How to Deal with Anxious Kids and Holiday Treats (without Being a Scrooge)

Visions of sugarplums are nothing to fear compared to the mounds and mounds of real-life holiday treats at the fingertips of your anxious child. Cookies clumped with coconut, candy chips, cherries or shaped like gingerbread men. Cakes cascading with frosting and fillings. Little chocolate Santa Clauses, some of them plumped up with marshmallow.

Where does the madness – and your anxious children’s begging for treats – stop?!

You can be a total scrooge and stop it by putting all holiday treats off limits, a solution that can lead to resentments, future guilt and eating disorders in the making. Or you can take a few tips from a Psychology Today article by Zanthe Taylor:

“So what is the solution to this plague of sugar so many parents fear? I call it the Candy Drawer. It’s a drawer that existed in my home as a child, and now exists in my family’s home. It’s full of candy. The drawer’s not out of reach of my children, nor is it locked or otherwise secured. But there are rules: candy comes after dinner, not in the middle of the day or at 10 a.m. Dessert comes in limited quantities, which can vary according to the treats that preceded it or the size of said candy.”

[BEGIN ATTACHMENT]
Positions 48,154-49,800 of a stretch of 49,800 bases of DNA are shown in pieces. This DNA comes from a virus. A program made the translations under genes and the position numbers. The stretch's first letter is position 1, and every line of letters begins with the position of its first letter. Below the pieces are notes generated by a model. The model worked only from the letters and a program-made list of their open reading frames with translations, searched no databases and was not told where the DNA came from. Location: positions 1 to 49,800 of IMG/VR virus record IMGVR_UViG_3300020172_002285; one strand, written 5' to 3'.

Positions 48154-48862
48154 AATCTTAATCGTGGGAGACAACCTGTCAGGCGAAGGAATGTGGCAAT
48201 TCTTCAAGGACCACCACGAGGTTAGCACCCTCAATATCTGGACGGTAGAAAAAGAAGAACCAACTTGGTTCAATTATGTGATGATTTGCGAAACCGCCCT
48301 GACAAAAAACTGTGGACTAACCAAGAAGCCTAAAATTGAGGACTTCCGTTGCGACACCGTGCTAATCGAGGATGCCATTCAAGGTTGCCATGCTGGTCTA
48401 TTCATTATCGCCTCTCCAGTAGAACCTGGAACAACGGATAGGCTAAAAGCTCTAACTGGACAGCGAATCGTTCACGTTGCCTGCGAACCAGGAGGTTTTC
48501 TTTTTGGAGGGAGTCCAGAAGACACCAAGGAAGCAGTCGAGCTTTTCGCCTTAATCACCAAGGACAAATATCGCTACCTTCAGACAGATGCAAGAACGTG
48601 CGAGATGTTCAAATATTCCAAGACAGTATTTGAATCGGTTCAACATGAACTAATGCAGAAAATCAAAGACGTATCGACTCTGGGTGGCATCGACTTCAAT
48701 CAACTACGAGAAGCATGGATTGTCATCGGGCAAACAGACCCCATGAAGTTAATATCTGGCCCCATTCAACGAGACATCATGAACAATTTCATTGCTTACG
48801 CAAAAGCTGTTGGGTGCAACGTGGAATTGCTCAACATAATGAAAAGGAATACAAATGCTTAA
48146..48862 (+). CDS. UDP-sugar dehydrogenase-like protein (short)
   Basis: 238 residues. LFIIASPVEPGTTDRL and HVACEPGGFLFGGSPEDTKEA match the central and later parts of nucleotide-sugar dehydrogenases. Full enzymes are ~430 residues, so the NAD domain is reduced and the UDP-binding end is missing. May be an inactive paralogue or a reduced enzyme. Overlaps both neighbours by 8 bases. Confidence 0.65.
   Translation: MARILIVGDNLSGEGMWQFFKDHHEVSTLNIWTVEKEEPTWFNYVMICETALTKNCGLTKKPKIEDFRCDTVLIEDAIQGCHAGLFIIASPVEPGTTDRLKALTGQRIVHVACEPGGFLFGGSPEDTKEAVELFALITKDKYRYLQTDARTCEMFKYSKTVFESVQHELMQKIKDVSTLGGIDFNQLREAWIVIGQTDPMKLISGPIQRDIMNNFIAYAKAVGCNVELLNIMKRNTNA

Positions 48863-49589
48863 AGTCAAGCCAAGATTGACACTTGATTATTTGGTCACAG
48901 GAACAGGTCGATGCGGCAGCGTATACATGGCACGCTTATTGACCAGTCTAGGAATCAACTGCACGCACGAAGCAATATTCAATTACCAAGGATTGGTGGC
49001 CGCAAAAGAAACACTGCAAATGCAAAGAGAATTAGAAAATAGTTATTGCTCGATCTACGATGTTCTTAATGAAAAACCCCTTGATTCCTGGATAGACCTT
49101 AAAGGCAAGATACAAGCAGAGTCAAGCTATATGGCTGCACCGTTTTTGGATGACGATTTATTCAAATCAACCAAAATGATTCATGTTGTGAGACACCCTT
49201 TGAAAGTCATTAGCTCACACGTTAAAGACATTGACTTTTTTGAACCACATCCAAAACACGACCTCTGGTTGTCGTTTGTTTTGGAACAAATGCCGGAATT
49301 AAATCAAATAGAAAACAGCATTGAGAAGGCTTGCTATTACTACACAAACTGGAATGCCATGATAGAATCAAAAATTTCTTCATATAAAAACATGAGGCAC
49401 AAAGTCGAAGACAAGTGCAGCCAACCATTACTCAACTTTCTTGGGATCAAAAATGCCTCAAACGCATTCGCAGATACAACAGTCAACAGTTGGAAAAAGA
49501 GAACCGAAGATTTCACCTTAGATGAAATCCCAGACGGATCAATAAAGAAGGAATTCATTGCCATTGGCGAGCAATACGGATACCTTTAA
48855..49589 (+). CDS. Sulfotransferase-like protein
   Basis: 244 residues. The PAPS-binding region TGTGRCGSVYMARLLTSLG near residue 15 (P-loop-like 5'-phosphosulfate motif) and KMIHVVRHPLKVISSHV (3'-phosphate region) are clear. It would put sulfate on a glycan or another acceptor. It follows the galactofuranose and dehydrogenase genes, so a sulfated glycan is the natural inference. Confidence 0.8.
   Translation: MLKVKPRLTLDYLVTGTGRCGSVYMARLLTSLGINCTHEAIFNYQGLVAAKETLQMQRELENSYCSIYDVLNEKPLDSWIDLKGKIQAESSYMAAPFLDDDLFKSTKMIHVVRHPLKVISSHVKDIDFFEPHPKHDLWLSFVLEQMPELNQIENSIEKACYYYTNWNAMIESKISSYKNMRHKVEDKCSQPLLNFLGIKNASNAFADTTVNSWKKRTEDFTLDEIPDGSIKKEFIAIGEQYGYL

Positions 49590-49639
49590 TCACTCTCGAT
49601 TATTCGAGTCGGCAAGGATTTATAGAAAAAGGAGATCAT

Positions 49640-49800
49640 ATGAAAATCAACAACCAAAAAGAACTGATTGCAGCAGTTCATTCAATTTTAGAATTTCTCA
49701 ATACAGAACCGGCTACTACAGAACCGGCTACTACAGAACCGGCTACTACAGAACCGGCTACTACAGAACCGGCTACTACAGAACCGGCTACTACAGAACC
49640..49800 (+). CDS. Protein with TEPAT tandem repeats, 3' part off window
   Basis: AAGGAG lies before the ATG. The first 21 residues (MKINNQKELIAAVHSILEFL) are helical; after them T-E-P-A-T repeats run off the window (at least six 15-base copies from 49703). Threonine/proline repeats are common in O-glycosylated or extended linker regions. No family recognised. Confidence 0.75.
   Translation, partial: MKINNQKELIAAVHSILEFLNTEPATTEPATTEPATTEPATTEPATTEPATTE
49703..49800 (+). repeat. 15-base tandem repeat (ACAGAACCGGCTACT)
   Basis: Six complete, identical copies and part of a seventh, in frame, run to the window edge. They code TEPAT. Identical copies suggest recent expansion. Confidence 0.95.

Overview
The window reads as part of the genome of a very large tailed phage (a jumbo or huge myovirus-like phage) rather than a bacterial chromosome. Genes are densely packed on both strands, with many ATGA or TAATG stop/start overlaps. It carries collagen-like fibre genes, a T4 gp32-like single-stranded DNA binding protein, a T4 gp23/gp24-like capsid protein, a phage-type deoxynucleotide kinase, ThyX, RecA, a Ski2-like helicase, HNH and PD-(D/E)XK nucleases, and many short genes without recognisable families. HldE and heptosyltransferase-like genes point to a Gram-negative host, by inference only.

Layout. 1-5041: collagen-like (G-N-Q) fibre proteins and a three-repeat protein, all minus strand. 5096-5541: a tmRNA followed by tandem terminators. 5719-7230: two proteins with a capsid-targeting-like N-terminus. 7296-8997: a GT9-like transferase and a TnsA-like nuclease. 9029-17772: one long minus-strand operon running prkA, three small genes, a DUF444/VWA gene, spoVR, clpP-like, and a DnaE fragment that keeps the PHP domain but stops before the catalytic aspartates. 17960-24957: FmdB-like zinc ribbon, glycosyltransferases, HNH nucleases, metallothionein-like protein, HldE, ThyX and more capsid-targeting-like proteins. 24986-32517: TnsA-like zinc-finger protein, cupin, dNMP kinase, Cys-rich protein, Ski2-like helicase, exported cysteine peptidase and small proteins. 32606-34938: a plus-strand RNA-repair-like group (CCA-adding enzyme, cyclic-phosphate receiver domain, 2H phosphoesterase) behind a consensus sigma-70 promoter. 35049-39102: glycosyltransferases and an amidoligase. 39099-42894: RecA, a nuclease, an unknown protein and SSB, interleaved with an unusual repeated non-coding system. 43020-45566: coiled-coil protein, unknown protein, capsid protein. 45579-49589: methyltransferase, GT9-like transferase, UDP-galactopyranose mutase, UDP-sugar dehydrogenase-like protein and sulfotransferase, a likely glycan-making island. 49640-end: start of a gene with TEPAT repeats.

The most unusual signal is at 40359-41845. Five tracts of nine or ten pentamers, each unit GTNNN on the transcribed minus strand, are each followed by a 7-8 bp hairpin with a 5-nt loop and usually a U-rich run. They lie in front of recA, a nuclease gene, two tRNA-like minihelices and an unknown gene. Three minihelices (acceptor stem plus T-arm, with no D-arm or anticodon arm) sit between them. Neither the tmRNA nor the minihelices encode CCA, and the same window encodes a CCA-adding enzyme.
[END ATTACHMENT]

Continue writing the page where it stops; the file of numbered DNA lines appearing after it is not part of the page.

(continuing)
This delicious little tidbit is just the icing on the cake, so to speak, in the insightful article on an o-so-common issue that gets even bigger during the holidays. Taylor even includes a page of healthy recipes you can try that are as delicious as they are nutritious. Give yourself a treat and read the whole piece.

Read full article at Psychology Today: